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When service was finally restored, I played Bloodstained: Ritual of the Night. Even though I had been playing it for the past two weeks, I felt like this was my first time really seeing the game. I could see the ethereal green energy writhing through the matted fur of a Demon Lord. In the background, another demon’s brick-red form was contorted in pain trapped within a sapphire blue prison of ice. And this is before I even started tweaking settings.
Streaming (and the boyfriend reaction)
I am a tech junkie. My boyfriend is not. I’m also a collector, which means that I’ve got gadgets and gizmos aplenty, and whozits and whatzits galore. And yes, I’ve got a thingamabob or two lying around. So when I announced my intention to get yet another television (we already have two), he was none too pleased.
And when it arrived and took up most of the space of our TV stand, he was even less enthused. That all changed the minute he watched his beloved NY Mets. I’m not really a baseball fan, but it was pretty impressive to see individual blades of grass when the outfielder went diving for the ball.
But I knew I had him when we settled in to finish the last season of Jessica Jones. Even though the Netflix Marvel shows are shot a little darker than average Netflix show, that hideous orange couch in Jessica’s office became the center point of the scene. And it was cool watching the sweat magnify Trish’s pores as she trained to become a superhero. It’s a small detail, but once you see it, it just drives home how great the TV really is.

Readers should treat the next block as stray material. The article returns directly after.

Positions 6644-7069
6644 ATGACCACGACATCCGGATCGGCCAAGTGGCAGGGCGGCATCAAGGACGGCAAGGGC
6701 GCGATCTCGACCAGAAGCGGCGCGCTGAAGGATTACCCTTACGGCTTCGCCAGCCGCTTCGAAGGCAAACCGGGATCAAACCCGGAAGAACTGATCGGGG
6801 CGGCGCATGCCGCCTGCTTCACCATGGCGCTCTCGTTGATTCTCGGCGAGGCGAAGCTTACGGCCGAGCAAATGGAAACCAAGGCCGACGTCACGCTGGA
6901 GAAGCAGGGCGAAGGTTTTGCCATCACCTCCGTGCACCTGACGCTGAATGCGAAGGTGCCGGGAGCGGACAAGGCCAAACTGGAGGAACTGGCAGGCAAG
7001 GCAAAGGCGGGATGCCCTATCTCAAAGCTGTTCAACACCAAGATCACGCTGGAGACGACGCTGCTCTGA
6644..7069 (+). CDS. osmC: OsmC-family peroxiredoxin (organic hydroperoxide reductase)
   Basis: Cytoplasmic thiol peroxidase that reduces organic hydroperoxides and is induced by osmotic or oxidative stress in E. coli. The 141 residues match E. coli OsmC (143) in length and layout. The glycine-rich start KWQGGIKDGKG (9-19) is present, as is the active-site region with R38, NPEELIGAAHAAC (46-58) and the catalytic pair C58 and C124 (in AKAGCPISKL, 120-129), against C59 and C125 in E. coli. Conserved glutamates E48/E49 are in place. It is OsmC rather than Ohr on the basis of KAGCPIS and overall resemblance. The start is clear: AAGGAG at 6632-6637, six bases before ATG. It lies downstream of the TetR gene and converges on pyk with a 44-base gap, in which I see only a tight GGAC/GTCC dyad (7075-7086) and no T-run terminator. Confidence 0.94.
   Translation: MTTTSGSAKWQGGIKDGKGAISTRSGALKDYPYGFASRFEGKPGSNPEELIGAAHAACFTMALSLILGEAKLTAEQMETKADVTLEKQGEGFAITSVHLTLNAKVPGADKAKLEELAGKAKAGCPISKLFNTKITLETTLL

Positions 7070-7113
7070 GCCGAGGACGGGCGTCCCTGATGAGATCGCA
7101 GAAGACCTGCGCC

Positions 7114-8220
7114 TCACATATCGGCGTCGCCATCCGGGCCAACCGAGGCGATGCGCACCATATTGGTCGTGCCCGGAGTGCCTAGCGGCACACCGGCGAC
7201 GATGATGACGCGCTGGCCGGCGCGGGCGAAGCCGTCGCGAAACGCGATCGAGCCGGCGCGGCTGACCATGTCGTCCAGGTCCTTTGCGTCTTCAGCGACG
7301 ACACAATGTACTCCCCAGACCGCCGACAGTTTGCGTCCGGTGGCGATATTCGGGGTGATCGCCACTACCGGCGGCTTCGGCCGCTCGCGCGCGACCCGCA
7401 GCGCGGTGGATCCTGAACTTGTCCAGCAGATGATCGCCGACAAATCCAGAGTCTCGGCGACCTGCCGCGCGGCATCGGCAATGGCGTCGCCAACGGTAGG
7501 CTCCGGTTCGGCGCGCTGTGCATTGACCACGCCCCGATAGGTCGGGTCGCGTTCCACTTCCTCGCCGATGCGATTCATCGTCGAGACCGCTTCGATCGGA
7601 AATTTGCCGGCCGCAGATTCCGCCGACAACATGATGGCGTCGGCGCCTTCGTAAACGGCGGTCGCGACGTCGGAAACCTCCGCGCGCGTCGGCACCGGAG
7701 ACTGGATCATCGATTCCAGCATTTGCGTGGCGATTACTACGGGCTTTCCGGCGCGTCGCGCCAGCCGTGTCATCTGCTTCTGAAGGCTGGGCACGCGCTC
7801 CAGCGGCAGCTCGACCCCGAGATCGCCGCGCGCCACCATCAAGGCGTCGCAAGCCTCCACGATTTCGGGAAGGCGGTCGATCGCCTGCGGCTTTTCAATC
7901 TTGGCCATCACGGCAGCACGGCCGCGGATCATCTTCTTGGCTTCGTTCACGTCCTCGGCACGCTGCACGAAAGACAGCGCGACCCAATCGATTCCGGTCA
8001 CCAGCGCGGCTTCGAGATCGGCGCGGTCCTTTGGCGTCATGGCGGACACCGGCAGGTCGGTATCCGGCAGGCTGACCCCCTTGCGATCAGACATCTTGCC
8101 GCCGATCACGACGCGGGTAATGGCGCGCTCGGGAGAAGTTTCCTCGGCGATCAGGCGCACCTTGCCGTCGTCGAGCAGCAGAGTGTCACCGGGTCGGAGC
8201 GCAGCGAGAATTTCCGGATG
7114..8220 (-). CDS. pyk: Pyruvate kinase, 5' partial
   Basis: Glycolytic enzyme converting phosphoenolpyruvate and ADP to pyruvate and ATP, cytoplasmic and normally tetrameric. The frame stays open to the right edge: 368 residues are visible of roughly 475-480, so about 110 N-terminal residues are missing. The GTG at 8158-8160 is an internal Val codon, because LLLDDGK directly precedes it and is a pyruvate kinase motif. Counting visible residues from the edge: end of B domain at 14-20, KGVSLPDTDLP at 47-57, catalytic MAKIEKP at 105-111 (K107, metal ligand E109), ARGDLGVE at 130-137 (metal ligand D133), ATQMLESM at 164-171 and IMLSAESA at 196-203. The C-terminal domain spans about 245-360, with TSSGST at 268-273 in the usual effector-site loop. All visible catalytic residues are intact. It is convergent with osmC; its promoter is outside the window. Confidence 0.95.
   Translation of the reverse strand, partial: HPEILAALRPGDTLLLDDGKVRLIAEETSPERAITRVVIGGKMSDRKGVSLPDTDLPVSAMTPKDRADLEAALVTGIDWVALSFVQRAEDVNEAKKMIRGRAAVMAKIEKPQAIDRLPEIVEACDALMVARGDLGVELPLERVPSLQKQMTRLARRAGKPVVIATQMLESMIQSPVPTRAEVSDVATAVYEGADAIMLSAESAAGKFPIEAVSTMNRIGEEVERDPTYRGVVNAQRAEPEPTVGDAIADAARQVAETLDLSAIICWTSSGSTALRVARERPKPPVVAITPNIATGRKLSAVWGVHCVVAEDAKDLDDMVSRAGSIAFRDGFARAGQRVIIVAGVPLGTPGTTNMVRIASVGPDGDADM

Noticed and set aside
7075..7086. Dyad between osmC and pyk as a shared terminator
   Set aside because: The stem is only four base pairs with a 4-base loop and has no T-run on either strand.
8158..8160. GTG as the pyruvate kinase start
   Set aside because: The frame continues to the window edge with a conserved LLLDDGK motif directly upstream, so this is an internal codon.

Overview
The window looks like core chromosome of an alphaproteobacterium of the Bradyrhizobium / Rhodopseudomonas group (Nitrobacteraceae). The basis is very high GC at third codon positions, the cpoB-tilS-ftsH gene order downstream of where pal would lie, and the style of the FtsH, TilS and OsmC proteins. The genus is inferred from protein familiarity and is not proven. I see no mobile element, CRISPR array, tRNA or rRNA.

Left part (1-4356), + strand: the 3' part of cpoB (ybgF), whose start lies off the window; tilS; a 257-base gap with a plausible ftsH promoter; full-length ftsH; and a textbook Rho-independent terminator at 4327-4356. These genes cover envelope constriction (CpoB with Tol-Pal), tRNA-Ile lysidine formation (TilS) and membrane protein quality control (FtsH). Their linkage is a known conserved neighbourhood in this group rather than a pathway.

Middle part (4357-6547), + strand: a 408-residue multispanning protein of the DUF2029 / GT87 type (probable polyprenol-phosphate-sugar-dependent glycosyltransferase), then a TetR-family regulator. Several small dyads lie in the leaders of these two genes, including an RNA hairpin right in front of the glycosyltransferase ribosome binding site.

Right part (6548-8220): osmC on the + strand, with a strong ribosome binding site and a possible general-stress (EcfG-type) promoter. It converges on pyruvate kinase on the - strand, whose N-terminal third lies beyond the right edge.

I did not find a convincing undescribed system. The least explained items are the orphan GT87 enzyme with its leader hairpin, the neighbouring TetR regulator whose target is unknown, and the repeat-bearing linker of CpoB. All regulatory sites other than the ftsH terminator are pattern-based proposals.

Coco looked resplendent as she laid the verbal smackdown to a sycophant in Dear White People. The 4K HDR was in full effect as her ebony skin seemed to glow against her chic neon green blazer. Details were so clear that we could see the honey-brown highlighted strands in her stylish bob wig. The newest convert to the OLED way of life is actually excited to swap out our remaining TVs for the shiny new hotness.
Playing games on my PS4 Pro and Xbox One X has been an eye-opening experience on my LG. I started out on my PS4 Pro, after making the necessary video adjustments in Settings (enabling HDR and Dolby Tech) I started playing Mortal Kombat 11. A small HDR logo in the top right of the screen brought a smile to my face as I decided to take on the Towers of Time as Jacqui Briggs. And I have to say, punching someone’s head into their chest cavity and then punching a hole through their chest and tossing a grenade in there has never looked so gory and yet so pretty. Slow-motion shots of major hits were a ballet of blood, angst and distorted limbs –– a deadly beautiful spectacle.